THE TSAVO MOBILE VETERINARY UNIT
REPORT FOR - April 2011

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INTRODUCTION

The month of April was relatively calm compared to the previous months mainly due to the prevailing green conditions which were boosted by scattered showers across the region ensuring adequate watering points.

In the month the unit was involved with treatment of several elephants who sustained arrow shots, examination of problematic leopards, autopsy of an ostrich carcass and rescue of a cheetah cub which was finally transported to the animal orphanage.

EXAMINATION OF A PROBLEMATIC LEOPARD IN TSAVO EAST NATIONAL PARK, 8TH APRIL.

The female adult leopard was finally trapped near Kiboko area north of Tsavo conservation area after preying on goats and sheep belonging to the local community.

She was brought to the research centre in Tsavo east then immobilized, examined and samples taken from it before he was finally treated and revived.

She was released along Galana River deep inside the park.

Anaesthetized leopard inside a cage  Anaesthetized leopard

Examination and sample taking

TREATMENTS OF AN INJURED ELEPHANT BULL AT LUALENYI RANCH, 9TH APRIL.

Lualenyi ranch continue to hit the headlines on cases of injuries mostly sustained through arrow shots. This critical dispersal area used both by livestock and wildlife is prone to wildlife attacks recording a case each month.

The elephant was spotted with lameness and visible wound on medial aspect of the front left limb.

Immobilization was done by use of etorphine alone in a dan inject system at 0215 PM and it went down at 0223 PM.

Loose dead skin and tissue parts were removed and the wound searched for foreign object in which a sharp arrow head was retrieved. The wound was thoroughly cleaned to remove pus and dead tissue debris. Antibiotic therapy was administered and the wound covered in green clay.

Examining the immobilized elephant  The wound before treatment

Retrieving the arrow head from the wound  The arrow head

The wound after it is cleaned and treated

The elephant was revived at 0256 Pm with no complications.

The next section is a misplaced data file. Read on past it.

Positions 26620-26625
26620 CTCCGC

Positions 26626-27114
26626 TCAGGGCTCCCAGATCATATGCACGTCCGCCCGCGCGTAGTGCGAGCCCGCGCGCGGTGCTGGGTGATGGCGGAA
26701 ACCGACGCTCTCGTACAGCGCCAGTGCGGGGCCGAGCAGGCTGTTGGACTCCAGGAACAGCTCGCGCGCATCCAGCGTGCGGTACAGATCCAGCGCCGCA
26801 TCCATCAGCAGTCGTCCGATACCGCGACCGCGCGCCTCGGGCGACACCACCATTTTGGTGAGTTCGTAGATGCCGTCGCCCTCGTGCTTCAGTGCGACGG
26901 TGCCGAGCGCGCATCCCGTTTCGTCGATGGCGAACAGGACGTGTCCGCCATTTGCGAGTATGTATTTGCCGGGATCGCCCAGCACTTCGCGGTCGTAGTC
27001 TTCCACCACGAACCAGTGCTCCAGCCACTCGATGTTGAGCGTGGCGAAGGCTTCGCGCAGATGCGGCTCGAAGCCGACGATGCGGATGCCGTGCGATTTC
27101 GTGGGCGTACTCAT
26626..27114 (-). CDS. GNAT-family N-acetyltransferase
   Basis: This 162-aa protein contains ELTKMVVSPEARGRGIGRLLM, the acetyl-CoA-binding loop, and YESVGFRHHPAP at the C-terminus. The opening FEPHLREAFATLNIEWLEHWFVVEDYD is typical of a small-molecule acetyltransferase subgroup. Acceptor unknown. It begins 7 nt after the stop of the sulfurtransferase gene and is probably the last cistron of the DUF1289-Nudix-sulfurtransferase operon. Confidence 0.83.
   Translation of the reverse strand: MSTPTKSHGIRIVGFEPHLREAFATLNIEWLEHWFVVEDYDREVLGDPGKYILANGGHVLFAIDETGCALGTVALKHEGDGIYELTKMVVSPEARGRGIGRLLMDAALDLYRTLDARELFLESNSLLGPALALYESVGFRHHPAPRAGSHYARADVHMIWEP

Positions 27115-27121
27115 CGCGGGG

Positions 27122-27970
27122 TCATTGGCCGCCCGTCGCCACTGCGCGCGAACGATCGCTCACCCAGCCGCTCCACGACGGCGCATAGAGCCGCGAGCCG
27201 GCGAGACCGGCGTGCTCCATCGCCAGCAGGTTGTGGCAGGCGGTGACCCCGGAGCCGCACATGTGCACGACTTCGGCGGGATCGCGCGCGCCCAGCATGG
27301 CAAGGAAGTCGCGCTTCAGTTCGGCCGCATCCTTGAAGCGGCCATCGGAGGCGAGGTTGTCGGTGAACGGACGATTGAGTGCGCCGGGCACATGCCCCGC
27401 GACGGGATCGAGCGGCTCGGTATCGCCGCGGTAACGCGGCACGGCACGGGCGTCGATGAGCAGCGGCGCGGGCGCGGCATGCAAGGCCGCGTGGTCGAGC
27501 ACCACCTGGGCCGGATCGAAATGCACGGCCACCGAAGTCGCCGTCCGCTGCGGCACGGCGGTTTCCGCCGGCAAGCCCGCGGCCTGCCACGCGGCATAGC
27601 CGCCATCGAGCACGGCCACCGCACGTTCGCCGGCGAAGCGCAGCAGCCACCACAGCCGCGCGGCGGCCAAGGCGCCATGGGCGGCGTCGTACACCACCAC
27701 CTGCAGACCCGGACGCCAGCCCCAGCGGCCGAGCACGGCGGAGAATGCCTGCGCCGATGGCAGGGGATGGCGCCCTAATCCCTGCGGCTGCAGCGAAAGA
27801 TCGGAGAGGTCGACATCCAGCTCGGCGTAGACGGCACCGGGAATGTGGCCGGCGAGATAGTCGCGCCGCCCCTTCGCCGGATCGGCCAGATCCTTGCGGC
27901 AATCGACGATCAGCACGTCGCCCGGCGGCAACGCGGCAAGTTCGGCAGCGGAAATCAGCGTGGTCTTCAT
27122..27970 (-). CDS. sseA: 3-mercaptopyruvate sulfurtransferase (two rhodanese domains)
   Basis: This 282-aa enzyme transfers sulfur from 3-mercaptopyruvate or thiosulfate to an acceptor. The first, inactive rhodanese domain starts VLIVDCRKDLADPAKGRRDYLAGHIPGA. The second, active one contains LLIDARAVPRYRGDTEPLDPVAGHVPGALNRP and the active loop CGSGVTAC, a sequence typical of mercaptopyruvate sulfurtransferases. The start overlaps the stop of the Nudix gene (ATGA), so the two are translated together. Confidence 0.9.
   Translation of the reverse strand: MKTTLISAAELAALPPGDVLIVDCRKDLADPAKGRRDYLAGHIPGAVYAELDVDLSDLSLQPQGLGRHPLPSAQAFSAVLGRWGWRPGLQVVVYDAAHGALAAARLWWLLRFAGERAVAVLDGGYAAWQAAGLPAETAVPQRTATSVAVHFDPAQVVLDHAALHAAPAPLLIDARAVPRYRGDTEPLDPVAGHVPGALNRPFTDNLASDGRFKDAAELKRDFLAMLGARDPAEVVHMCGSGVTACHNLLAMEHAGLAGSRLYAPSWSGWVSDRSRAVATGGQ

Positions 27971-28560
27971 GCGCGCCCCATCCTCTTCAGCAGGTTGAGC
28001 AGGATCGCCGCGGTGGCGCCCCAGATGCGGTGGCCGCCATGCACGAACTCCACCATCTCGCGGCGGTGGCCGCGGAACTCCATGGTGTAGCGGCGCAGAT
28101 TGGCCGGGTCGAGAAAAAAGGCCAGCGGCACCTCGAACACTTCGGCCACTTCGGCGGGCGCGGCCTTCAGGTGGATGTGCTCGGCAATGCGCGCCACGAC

GPS 37 M 0410697

UTM     9603331

Prognosis

Good

AUTOPSY ON AN OSTRICH CARCASS, 10TH APRIL AT TSAVO EAST RESEARCH STATION.

The ostrich chicks were rescued after being abandoned in the park and raised at The David Sheldricks elephant stockades in Tsavo East National Park.

On the morning of 10th April one was found dead though they looked very healthy the previous night.

Autopsy

The carcass condition was very good but there were hemorrhagic enteritis in the small intestine. The mucosal surface was filled with bloody material mixed with little or no contents.

Autopsy on the dead ostrich

Tentative diagnosis

Hemorrhagic enteritis.

TREATMENT OF AN LAME ELEPHANT COW IN AMBOSELI, 11TH APRIL.

The lame walking elephant was reported with signs of a suspected sharp object lodged in the foot within Amboseli National Park.

Darting was by use of 16 mgs of etorphine propelled by a dan inject darting system.

On going down the eyes were covered and a thorough body examination was done which revealed apparently no injury whatsoever.

It’s thought that she might have been injured earlier in life and healed. She also resembled an elephant treated last year on 13th August 2010 where she was with a calf.

Anti inflammatory and antibiotics were administered and revived.

Keeping the immobilized elephant cool  Examining the elephant

The elephant after revival

She is expected to recover fully.

TREATMENTS OF A SICKLY LOOKING ELEPHANT BULL AT MBIRIKANI NEAR AMBOSELI PARK, 11TH APRIL.

Mbirikani is a community ranch with a rich population of wildlife especially during the rainy season when the park is mostly swampy.

The Elephant bull was observed to exhibit sluggish movements and unable to walk well.

It was immobilized and examined for injuries but no apparent injuries were found.

Anti inflammatory drugs were administered and then revived.

The injury seems to be a sprain on the ligaments and the joint.

Administering pain relieving drugs to the immobilized elephant

Administration of anti inflammatory drugs

RESCUE AND CARE OF A CHEETAH CUB AT TSAVO EAST PARK, 21ST APRIL.

The young female cheetah cub aged about 2 months was rescued from a person who was smuggling it at Taru trading centre along Nairobi-Mombassa road where he dropped the box containing the cheetah on being stopped.

The cub was in a poor body condition and looked dehydrated.

She was fed on glucose mixed in water to stables her system before being introduced to dilute cow milk. By the end of the day she was stable enough to be transported to Nairobi orphanage. She was moved the next day to Nairobi orphanage and well received. She got a new home plus two other friends rescued from northern Kenya.

The rescued cheetah  Giving a glucose drink to the cheetah

The young female cheetah cub

The unit also came to the rescue the community warden in Mutomo district in tracking and capturing a problematic lion who had lodged in Endau hills where he was launching attacks on community livestock so far killing 5 cattle, 3 donkeys and a goat.

 

Tracking of the lion proved unsuccessful and other methods are being looked into in order to remove the lion from the area.

Conclusion and acknowledgement

The unit will like to thank its sponsors VIER PFOTEN through The David Sheldrick Wildlife Trust for their continued great support to the unit which has ensured prompt response to suffering of wildlife in the region. We also acknowledge The Kenya Wildlife Service through the office of the assistant director Tsavo Conservation Area and The Head of Veterinary and Capture Services for their assistance to the unit.

Report by: Jeremiah Poghon

The Mobile Veterinary Unit operated by The David Sheldrick Wildlife Trust working with The Kenyah Wildlife Service and funded by Vier Pfoten

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